#ManCrushMonday: Dev Patel

#ManCrushMonday: Dev Patel

Yes please

Text: Adibah Isa

Image: Getty Images

Here’s why Dev Patel’s our favourite supporting actor for the Oscars

It's no big surprise that it's tricky being brown in Hollywood. There's that chance you'll get typecast as a geek (Dev Patel in Skins), a potential terrorist (Aasif Mandvi in The Siege) or the token Indian role. Even then, with Hollywood's reputation for white-washing, your spot could very well be taken by an actor of non-Indian descent (Max Minghella as Divya Narendra in The Social Network). Worse, fashion labels such as Burberry could even be so colour blind as to mistake you for another brown actor. At the recent Baftas, the proudly British brand published a tweet (that has since been taken down) mixing up British-Pakistani actor Riz Ahmed for the British-Indian Patel. Not cool.

But once in a while, meaty roles such as Ben Kingsley's Gandhi and Dev Patel's Saroo Brierley come along. After our eyes rolled at Burberry's boo-boo, our hearts leapt when the 26-year-old Londoner brought home the Bafta for best supporting actor. Playing the adult version of Saroo Brierley in Lion — a story of a child adopted by an Australian couple after being lost in India — has given him SAG, Golden Globe and Oscar nods. With the 89th Academy Awards coming up on 26 February, the world will watch if Patel's work is finally rewarded — although frankly, that nomination alone is a success.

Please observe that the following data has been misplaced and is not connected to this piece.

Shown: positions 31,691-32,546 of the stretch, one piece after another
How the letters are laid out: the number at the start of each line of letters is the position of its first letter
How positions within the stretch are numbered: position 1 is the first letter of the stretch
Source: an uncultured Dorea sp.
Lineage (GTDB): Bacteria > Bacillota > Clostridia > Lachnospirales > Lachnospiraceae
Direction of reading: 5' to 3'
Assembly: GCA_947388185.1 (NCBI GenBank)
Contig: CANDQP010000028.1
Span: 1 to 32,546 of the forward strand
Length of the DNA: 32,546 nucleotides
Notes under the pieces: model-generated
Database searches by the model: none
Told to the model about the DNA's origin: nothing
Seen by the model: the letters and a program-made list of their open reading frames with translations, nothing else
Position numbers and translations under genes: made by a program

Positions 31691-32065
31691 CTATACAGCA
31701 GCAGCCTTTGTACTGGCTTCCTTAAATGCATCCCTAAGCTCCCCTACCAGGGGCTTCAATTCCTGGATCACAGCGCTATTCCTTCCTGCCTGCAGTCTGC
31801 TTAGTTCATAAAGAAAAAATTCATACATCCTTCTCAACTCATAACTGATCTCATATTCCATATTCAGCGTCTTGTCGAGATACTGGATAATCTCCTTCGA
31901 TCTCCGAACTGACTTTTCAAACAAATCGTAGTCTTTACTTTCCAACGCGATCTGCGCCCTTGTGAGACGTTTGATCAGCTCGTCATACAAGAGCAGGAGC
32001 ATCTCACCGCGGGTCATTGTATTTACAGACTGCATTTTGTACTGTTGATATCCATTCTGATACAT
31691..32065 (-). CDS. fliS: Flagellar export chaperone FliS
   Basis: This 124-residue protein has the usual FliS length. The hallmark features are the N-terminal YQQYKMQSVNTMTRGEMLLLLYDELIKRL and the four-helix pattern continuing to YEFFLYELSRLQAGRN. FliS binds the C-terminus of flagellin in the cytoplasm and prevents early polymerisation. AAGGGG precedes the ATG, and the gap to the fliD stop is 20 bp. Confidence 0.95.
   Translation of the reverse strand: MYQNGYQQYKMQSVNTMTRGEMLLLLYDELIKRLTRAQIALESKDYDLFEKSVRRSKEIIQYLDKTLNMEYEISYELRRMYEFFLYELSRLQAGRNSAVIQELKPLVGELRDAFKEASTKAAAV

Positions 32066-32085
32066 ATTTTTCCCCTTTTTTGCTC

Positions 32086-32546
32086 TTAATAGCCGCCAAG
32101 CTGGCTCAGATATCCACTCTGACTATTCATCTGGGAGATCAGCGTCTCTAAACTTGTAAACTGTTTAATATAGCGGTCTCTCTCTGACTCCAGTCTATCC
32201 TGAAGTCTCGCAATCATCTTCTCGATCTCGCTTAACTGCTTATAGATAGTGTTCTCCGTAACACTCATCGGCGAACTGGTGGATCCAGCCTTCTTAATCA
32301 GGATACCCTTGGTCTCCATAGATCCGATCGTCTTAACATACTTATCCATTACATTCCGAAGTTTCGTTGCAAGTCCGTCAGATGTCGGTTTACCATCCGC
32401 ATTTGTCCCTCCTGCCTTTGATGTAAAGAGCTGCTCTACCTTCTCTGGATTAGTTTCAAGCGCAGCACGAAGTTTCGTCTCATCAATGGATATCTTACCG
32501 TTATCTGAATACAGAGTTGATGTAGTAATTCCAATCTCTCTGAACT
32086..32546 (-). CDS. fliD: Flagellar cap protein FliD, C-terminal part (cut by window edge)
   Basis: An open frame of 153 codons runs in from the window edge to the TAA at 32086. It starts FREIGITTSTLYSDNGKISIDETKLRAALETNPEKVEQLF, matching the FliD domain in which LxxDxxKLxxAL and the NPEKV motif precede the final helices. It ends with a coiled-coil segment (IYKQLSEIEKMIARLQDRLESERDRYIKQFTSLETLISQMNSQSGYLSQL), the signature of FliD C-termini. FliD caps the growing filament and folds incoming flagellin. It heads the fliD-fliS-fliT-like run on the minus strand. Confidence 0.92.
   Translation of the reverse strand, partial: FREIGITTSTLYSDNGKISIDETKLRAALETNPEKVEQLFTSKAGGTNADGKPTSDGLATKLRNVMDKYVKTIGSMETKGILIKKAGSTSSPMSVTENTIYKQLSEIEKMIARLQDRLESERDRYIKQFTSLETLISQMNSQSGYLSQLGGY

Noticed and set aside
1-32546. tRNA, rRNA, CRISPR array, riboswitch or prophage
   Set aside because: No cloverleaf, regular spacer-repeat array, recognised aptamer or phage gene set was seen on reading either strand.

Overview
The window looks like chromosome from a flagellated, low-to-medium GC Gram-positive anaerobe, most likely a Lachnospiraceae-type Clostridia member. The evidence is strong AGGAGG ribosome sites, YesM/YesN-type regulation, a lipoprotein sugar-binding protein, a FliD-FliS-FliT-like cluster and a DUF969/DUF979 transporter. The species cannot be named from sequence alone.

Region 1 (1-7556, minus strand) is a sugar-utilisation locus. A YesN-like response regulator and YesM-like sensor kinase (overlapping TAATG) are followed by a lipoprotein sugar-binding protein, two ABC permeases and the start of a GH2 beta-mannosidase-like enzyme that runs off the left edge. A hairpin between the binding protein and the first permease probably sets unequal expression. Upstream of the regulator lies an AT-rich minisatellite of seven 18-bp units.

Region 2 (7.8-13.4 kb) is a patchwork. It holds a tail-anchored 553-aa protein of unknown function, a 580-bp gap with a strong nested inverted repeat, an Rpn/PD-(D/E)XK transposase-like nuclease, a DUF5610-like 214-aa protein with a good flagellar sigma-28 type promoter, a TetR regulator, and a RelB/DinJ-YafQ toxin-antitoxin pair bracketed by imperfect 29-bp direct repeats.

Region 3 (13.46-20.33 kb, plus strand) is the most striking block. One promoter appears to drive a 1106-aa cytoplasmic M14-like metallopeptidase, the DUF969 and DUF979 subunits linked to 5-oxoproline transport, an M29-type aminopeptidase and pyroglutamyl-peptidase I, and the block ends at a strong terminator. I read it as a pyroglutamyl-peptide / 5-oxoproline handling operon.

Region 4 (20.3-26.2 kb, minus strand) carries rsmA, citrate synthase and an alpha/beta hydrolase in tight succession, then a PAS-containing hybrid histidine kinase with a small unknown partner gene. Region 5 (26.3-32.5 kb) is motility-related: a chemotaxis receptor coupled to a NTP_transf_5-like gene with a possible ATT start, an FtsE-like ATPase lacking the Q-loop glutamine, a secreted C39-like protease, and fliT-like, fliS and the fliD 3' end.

Patel is no stranger to the awards circuit, having starred in Danny Boyle's Slumdog Millionaire in 2009. This time, he's chunkier (the actor trained in the gym for months to play the beefy Australian), hairier and has towered up to 1.87 metres in height. Apart from his physical commitments to Lion, Patel also put "every fibre" of his being into the role. He spent eight months travelling through India, visiting orphanages and writing in his journal to deliver an honest portrayal of Brierley.

Like Nicole Kidman, an adoptive mother herself who plays Patel's Australian mother in the film, the role is a particularly personal one. While his character built an identity as an Australian with hardly any links to his Indian heritage, Patel grew up in London suppressing his background to avoid bullies. The actor's reportedly back in India to complete Hotel Mumbai, a story he's producing that centres around the terrorist attacks in 2008 — but not before taking his mother, Anita, as his date to the Oscars. 

For last week's #ManCrushMonday, click here